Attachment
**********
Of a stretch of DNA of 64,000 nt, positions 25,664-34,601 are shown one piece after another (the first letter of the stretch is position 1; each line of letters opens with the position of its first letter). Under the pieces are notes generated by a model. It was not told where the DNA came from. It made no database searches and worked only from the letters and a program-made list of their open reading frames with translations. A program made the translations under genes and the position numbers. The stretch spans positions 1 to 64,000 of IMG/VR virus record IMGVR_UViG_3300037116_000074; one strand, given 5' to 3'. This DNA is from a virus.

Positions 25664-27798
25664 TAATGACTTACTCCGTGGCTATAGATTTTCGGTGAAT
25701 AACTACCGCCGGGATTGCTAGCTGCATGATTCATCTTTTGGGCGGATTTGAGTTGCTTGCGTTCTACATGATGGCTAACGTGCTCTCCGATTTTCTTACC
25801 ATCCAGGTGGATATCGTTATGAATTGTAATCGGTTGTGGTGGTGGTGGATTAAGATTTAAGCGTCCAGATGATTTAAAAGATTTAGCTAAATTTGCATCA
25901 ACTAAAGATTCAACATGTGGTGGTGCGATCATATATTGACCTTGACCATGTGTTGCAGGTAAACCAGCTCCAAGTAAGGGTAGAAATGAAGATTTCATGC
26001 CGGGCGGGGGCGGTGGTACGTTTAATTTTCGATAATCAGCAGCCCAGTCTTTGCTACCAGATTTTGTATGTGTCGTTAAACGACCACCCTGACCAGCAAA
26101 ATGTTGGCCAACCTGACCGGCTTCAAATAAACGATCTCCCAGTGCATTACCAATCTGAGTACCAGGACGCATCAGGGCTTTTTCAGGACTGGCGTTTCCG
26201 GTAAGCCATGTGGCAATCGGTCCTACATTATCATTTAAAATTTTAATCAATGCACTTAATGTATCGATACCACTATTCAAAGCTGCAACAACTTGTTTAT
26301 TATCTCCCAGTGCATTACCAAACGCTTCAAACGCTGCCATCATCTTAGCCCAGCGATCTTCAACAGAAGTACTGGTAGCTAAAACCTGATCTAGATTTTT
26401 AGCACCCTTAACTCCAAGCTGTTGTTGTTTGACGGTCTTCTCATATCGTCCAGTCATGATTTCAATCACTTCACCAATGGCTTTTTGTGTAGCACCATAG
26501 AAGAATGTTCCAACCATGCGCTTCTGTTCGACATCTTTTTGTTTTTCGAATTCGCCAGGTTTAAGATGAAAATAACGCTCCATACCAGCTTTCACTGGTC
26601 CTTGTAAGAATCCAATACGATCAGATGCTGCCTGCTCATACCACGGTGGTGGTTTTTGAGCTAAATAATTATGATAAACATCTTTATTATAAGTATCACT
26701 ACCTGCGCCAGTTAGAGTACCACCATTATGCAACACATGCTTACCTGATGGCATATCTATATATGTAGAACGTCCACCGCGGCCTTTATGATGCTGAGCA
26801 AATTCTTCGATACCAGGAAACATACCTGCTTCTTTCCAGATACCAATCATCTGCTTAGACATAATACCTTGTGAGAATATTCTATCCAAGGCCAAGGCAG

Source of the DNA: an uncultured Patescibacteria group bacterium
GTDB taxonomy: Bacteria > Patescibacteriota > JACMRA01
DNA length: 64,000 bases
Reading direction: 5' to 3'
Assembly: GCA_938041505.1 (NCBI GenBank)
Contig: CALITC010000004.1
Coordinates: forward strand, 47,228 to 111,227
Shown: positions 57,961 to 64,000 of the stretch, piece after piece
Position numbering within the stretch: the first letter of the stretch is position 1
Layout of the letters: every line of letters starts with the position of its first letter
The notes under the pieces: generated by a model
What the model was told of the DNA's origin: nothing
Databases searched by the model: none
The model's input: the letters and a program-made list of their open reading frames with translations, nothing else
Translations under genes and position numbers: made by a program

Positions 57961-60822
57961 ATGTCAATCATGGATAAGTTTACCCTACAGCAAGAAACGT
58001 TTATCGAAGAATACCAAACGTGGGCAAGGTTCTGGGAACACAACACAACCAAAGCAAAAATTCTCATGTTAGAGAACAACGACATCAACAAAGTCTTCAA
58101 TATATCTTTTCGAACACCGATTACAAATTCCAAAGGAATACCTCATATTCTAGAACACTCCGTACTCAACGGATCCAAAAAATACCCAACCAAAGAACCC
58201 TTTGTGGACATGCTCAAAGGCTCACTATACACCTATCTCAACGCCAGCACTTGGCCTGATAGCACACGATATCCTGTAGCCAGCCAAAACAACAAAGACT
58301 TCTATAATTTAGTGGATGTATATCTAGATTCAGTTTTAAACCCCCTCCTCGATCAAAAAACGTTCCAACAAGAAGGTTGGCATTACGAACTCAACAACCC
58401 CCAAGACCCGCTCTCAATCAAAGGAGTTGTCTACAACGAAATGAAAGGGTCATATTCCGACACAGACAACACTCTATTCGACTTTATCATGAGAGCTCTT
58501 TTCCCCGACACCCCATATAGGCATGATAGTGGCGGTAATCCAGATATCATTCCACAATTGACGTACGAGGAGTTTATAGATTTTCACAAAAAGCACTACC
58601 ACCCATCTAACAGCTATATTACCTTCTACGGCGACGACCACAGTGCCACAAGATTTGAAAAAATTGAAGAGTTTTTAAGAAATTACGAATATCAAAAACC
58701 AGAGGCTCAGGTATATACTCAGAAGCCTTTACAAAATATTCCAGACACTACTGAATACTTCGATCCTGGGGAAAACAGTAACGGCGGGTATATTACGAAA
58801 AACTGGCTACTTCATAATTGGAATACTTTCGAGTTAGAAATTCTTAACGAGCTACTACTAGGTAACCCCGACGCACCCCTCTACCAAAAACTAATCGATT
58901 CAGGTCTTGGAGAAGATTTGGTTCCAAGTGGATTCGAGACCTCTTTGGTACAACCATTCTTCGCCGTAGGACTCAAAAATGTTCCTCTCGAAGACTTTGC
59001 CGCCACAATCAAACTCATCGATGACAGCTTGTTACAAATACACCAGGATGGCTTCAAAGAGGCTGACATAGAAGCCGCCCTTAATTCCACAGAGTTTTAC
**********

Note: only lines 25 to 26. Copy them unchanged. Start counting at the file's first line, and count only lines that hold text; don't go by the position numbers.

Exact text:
Layout of the letters: every line of letters starts with the position of its first letter
The notes under the pieces: generated by a model